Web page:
7 NOVEMBER 1947, Page 24

Calling in the New World

As They Liked It By Alfred Harbage. (Macmillan. 14s.) Tim Government, notoriously niggardly in its supplies of paper for books and newspapers, may yet take a hint from Evelyn Waugh's customs officer in Vile Bodies. "Particularly against books the Home Secretary is. If we can't stamp out literature in the country, we can at least stop it being brought in from outside. That's what he said the other day in Parliament, and I says ' Hear, hear! ' " These sumptuously produced volumes might be regarded as seditious. With their acreage of spare paper they recall past spacious days, and stimulate present discontents.

Professor Wallis covers tracts of desert country in discussing and refuting the prodigious literary labours emanating from American " English faculties." The impression is left that too many theses submitted for doctorates are given the dignity of print when as juvenilia they deserve decent interment in the waste-paper basket. Rupert Brooke's essay on Webster was lively enough to win him a fellowship at King's, but he must be smiling now if he is aware of the Professor's ponderous exposure of his immature peccadillo— giving scant credit to Beaumont and Fletcher so that Webster should have the more. , The wood of general conclusions gets obscured behind the trees of cavilling authorities. Typical sentences run: " With this Miss Kerr does not deal, but Waith analyses it with much penetration, ' on the basis of Campbell's study of comicall satyre' '" . . . McKeithan, who has gathered with painstaking thoroughness every evidence, From strong to tenuous, of the indebtedness of our corpus to the plays of Shakespeare, found not even the faintest ,echo of these four comedies.' " The macabre " corpus " is constantly used as a collective for this group of Jacobean dramatists. At other times the Professor resorts to " our ensemble," " the twins," " the triumvirate" and "the quadrumvirate." It is all immensely serious, commendably scholarly and unrelieved by a single flash of humour or a single-winged phrase of style. The first part consists of a survey of criticism of the plays from the delirious acclamation of the first folio in 1647:

" Brave Shakespeare flow'd yet had his ebbings too, Often above Himselfe, sometimes below ; Thou Always Best ;" to the chastisement of William Archer. Even so, Professor Wallis should have taste enough to stop short of adapting some of Shake- speare's most beautiful words without acknowledgment—" it is time that the baseless fabric of the charge against our playwrights should melt into unsubstantial air." The second part opens promisingly with a chapter entitled The Time, the Place and the Men. Though a valuable piece of theatrical history emerges, and though it is clearly shown how by sheer concentration on good theatre-craft these play- wrights became,purveyors of entertainment for the Jacobean gentry, nothing new about the men emerges. Fletcher's extravagant lament for his friend might never have been written.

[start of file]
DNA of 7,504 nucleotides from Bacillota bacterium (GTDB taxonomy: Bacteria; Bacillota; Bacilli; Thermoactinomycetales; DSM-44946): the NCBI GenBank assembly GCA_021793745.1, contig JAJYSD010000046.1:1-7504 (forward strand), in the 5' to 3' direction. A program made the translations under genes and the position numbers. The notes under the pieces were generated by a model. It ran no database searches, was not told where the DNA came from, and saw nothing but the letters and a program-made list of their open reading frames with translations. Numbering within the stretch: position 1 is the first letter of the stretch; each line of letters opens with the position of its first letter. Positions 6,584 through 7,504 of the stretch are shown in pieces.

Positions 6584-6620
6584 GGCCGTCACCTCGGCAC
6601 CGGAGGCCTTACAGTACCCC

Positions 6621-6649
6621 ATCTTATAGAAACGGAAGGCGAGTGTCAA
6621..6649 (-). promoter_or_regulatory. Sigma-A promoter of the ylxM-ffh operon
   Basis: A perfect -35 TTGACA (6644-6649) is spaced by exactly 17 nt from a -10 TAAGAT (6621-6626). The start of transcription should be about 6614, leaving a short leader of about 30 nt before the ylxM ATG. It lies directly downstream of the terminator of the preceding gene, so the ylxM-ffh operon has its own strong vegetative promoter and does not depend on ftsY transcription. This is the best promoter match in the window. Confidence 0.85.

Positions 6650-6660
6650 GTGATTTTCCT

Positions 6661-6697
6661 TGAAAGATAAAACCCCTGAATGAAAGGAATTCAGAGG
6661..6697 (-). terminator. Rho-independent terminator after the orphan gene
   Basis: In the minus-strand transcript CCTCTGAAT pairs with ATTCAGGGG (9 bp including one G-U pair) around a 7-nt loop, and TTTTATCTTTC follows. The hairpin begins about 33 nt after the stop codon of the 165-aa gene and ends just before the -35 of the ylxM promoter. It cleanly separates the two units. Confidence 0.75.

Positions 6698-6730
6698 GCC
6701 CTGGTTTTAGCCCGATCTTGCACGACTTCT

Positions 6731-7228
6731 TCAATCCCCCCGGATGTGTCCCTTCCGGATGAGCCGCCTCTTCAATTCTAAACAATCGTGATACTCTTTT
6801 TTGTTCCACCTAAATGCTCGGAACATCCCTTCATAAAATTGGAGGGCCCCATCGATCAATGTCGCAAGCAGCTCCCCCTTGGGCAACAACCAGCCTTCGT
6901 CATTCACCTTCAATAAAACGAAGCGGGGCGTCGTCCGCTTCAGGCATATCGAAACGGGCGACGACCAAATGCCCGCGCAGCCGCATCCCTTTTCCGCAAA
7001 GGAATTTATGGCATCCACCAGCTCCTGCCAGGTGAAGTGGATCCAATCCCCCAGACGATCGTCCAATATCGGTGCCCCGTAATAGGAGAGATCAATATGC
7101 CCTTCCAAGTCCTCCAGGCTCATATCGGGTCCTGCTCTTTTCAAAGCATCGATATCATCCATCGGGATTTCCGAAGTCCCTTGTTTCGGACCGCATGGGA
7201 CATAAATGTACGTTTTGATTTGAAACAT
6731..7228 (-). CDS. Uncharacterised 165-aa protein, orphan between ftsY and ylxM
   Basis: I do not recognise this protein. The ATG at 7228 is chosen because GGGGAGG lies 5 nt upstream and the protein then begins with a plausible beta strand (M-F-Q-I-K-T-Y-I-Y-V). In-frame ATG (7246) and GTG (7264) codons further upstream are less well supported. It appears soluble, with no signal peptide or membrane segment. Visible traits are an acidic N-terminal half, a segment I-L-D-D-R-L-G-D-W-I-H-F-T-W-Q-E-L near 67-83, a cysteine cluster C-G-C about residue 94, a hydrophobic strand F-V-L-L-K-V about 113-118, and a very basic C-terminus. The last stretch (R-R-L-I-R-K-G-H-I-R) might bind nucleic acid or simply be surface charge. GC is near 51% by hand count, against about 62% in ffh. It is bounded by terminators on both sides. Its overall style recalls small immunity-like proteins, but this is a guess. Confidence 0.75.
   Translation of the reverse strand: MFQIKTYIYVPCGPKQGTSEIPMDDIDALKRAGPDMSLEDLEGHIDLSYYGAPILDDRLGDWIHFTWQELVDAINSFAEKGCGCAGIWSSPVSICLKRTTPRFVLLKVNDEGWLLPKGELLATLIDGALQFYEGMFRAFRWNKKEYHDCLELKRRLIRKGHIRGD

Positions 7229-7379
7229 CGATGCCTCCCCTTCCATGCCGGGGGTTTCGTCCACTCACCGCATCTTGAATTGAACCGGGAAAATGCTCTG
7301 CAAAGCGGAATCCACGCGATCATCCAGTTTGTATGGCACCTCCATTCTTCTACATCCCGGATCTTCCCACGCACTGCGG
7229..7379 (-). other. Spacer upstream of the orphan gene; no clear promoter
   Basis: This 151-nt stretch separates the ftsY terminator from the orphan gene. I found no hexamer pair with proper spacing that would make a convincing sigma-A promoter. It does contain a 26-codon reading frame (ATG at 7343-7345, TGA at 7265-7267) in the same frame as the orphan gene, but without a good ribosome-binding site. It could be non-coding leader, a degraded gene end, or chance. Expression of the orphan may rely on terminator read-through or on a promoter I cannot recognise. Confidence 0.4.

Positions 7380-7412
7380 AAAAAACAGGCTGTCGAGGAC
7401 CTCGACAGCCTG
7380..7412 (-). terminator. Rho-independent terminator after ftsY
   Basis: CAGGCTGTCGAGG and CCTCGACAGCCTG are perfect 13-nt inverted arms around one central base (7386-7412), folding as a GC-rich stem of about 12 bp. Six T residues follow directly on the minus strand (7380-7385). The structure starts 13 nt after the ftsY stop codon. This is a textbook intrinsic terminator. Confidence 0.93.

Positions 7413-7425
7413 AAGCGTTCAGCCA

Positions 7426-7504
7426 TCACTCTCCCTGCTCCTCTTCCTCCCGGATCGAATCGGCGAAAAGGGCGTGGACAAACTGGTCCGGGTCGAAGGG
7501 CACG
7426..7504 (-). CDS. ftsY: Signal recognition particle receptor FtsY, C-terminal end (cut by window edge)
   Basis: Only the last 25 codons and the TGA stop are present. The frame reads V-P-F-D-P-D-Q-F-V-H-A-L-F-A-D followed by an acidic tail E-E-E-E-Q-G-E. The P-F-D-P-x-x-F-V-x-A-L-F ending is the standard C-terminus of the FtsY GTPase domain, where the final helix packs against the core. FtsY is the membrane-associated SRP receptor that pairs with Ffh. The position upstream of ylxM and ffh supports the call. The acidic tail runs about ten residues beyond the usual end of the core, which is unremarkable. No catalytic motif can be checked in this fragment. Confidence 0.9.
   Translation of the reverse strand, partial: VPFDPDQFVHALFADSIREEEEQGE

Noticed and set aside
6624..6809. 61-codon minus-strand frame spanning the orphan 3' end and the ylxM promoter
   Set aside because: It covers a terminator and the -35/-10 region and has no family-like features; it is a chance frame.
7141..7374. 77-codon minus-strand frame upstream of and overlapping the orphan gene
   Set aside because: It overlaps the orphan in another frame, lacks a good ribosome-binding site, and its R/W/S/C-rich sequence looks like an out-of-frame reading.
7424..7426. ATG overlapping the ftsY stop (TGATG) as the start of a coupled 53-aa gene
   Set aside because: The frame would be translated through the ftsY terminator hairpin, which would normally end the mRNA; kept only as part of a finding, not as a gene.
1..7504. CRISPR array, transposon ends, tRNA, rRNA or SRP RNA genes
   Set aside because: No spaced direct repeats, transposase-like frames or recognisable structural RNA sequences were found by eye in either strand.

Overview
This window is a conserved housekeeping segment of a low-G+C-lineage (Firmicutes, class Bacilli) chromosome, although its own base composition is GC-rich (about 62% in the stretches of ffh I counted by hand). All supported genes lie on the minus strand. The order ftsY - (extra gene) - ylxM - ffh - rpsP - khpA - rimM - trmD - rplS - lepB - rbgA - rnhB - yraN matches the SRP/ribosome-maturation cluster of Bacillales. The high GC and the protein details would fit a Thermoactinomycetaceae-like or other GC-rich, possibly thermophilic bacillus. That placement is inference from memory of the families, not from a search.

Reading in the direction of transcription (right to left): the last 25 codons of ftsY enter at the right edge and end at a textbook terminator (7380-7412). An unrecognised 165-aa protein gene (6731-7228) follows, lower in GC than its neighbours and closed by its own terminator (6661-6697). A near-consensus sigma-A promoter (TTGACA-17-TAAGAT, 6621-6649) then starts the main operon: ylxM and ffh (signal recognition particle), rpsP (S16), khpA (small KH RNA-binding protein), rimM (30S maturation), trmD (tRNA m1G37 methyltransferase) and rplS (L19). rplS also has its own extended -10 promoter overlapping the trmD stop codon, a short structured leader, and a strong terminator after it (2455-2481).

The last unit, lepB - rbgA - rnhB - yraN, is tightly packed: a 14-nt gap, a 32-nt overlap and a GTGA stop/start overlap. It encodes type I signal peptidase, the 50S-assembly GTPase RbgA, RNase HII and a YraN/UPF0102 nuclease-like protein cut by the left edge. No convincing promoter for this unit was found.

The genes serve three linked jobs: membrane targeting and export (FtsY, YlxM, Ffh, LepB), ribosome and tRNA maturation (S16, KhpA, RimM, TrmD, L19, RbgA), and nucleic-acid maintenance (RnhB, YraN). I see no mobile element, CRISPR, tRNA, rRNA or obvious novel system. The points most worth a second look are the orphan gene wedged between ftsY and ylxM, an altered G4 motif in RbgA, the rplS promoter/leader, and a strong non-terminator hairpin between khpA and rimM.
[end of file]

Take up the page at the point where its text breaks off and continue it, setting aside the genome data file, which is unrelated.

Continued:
Doctor Kocher's thesis is that "religion was the core of Marlowe's thought and feeling," and to its demonstration he brings an impressive. apparatus of Elizabethan erudition. He marshalls his evidence in masterly, legalistic manner, and clinches many a point with conclusive parallel. Mr. T. S. Eliot rightly sees in Marlowe " the most thought- ful and philosophic mind " of the Elizabethan dramatists, and his plays reveal intimate knowledge of the Bible and interest in theology. The awful impertinence of giving Christ's words "Consummatum est " on the Cross to Faustus, as he concludes his bargain with devil, is rightly emphasised, and the Baines note is described as " that master key to the mind of Marlowe." But exaggeration betrays the assistant professor, and such a phrase as " religion was the only thing in the world that Marlowe took seriously " provokes doubt whether the availab1,2 evidence permits such certainty of conclusion. Because of a somewhat undergraduate atheism, Marlowe is presented as "a prophet of the new irreligion." A " basic aloofness to human affairs " is difficult to stomach in a poet whose work conveyed insatiability better than any other dramatist, and who is only comparable to Keats in his addiction to earthy, sensual loveliness.

Professor Harbage's book is cosy and comfortable. With Prospero, he says," Lie there, my art," and chats usefully in a robe de chambre. He has interesting ideas of his own, And at the same time has pro- vided a useful anthology of critical opinions. It is pleasant to watch Professor Stoll being battered with polite severity. But the Pro- fessor's main thesis—that Shakespeare's plays sided with virtue rather than with vice—seems more molehill than mountain. Would any playwright concerned with filling his theatre write play after play portraying a world populated exclusively with fools and villains on the way to dusty death? When he comes to his profitless arithmetic about the proportion of good and bad people in the plays, Dr. Harbage is engagingly candid in admitting the " juvenile features " of his statistical approach. Should Cleopatra adorn the category of those who are indubitably bad, or should she be where the Professor puts her, among those who are " bad in the main, but with com- pensating moral qualities or an extenuating background "? The Professor has his knife into Sir Andrew Aguecheek, and, placing him firmly in the bad class, he later groups him with people who are " contemptibly stingy or proud of wealth." It is curious that a critic sensitive enough to give full value to Shylock's flash-back, " I had it of Leah, when I was a bachelor," should not perceive the com- pelling pathos of poor Sir Andrew's " I was loved once."